Part C - Encapsulation


Workshop 4

In this workshop, you are to code a class that represents a credit card and processes transactions and payments on the card.

Learning Outcomes

Upon successful completion of this workshop, you will have demonstrated the abilities to

  • code a class for simple objects
  • define a constructor that sets an object to a safe empty state
  • overload a constructor to receive information from a client

Credit Card - All Groups

CreditCard Class

Define a class named CreditCard that holds and updates information about a single credit card.  The information consists of

  • a long long integer holding the credit card number
  • a C-style null-terminated string holding the name of the credit card holder (max 20 characters)
  • a double holding the current balance on the credit card

Include two constructors in your definition: a no-argument constructors that sets the object to a safe empty state and a two-argument constructor that receives the credit card number and the address of a C-style string that contians the holder's name. 

Include the following public member functions also:

  • void charge(double c) - charges the amount c to the credit card
  • void pay(double p) - pays down the credit card by the amount p
  • long long number() const - returns the the credit card number
  • double balance() const - returns the balance owing on the credit card
  • const char* name() const - returns the name of the credit card holder

Select your own safe empty state.  Ensure that your member functions behave well if the object on which they are called is in a safe empty state.

Place your class definition in a header file named CreditCard.h and your member function definitions in an implementation file named CreditCard.cpp

Client Module

The implementation file for the main module, which uses your class, is listed on the left.  The results using your class look something like those shown on the right.

 // Workshop 4 - Constructors
 // w4.cpp

 #include <iostream>
 using namespace std;
 #include "CreditCard.h"

 int main() {
     CreditCard card(1234, "John Doe"), empty;
     double x;
     char option;

     do {
         cout << "Select (C, P or Q) : ";
         cin >> option;
         switch (option) {
         case 'C':
         case 'c':
             cout << "Charge : ";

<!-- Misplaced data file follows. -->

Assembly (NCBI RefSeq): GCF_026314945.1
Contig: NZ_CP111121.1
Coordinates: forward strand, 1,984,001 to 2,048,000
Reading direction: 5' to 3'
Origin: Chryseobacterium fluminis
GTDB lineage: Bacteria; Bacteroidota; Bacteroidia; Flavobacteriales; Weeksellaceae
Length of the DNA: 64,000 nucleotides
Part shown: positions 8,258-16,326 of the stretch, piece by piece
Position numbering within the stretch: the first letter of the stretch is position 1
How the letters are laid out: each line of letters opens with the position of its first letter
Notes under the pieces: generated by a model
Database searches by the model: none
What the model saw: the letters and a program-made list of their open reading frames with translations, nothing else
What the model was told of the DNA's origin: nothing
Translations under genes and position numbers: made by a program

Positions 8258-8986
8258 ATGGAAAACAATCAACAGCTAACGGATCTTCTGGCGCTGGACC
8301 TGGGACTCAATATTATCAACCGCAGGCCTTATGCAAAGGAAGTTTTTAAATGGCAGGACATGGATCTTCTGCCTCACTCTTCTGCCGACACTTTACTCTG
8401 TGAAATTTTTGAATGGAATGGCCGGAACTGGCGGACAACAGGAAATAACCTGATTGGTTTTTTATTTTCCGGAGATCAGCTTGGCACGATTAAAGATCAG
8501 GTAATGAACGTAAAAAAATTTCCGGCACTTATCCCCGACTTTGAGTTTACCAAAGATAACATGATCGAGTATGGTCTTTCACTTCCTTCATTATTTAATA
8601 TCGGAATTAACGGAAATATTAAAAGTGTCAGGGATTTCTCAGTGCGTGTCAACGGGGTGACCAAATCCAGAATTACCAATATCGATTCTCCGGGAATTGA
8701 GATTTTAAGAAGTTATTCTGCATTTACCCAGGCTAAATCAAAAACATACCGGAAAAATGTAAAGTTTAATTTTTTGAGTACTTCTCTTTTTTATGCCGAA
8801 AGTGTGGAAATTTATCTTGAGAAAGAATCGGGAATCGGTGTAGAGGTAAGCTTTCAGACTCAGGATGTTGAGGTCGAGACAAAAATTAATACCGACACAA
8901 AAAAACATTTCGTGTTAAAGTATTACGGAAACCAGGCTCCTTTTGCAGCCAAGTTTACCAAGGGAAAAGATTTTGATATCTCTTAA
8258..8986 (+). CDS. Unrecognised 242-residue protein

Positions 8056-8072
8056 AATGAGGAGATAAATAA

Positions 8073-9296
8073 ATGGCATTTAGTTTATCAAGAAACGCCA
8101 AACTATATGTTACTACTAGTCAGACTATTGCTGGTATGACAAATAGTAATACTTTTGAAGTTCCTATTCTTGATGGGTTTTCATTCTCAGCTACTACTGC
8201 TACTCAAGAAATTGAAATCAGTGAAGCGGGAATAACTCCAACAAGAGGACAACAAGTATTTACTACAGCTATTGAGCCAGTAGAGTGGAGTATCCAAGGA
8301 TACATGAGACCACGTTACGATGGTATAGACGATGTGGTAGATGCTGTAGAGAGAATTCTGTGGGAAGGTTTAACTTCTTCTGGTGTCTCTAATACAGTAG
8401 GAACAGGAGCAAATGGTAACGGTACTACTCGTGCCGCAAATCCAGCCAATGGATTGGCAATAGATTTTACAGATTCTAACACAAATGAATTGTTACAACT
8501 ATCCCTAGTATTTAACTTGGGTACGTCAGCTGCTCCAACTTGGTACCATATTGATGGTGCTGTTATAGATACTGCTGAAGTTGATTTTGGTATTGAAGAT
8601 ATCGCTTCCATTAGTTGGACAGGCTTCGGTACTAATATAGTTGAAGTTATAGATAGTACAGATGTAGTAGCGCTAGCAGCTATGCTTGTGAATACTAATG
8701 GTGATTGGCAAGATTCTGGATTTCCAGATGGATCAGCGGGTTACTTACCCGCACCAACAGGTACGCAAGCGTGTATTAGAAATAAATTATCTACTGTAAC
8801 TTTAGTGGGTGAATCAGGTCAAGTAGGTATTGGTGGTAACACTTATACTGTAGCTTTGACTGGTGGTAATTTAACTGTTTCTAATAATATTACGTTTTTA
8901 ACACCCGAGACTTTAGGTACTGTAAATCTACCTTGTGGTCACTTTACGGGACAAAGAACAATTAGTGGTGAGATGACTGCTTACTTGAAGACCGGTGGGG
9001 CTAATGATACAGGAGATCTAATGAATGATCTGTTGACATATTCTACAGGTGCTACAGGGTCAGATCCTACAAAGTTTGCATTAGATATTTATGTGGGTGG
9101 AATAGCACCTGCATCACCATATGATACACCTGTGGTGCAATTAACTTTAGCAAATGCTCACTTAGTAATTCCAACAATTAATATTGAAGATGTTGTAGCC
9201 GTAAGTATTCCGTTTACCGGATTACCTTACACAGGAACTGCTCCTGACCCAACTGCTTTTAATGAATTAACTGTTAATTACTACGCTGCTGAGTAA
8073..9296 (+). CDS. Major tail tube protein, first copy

cin >> x;
         case 'P':
         case 'p':
             cout << "Payment : ";
             cin >> x;
     } while (option != 'Q' && option != 'q');

     cout << "Number  " << card.number()  << endl;
     cout << "Name    " <<    << endl;
     cout << "Balance " << card.balance() << endl;

     cout << "Number  " << empty.number()  << endl;
     cout << "Name    " <<    << endl;
     cout << "Balance " << empty.balance() << endl;

 Select (C, P or Q) : c
 Charge : 45.32

 Select (C, P or Q) : c
 Charge : 7.45

 Select (C, P or Q) : c
 Charge : 105.46

 Select (C, P or Q) : p
 Payment : 100

 Select (C, P or Q) : c
 Charge : 87.50

 Select (C, P or Q) : q

 Number  1234
 Name    John Doe
 Balance 145.73

 Number  0
 Balance 0.0

Note the sections of your code that required special attention.  Post advice to the forum letting other students know where they should take care.

Validation - Group Y

Design and code the CreditCard class described above.  Complete the w4.cpp implementation file.  Upgrade this file to include validate the data received from the client.  If the charge is negative, the payment is negative or the object is in a safe empty state do nothing.  If the two argument constructor receives an invalid credit card number or the string with the holder's name is too long set the object to a safe empty state.  Find and use the Mastercard algorithm to validate the number.



Create a typescript of your complete solution using the following commands: 

 + At the prompt, type: script w4.txt
 + At the prompt, type: whoami
 + At the prompt, type: cat CreditCard.h CreditCard.cpp
 + At the prompt, type: g++ -o w4 w4.cpp CreditCard.cpp 
 + At the prompt, type: w4
 + At the input prompt, enter test data
 + At the prompt type: exit

These commands will produce a file named w4.txt.  Download this file to your local computer. 


Upload your typescript file to Moodle: 

  • Login to Moodle
  • Select your course code
  • Select W4 under Assignments and Tasks
  • Upload w4.txt
  • Write a short note to your instructor
    • press "Edit"
    • enter your conclusions about this workshop in the notes textbox
    • press "Save Changes"
  • When ready to submit, press "Send for Marking"

Other Submissions

Submit your typescript file as your instructor has specified.

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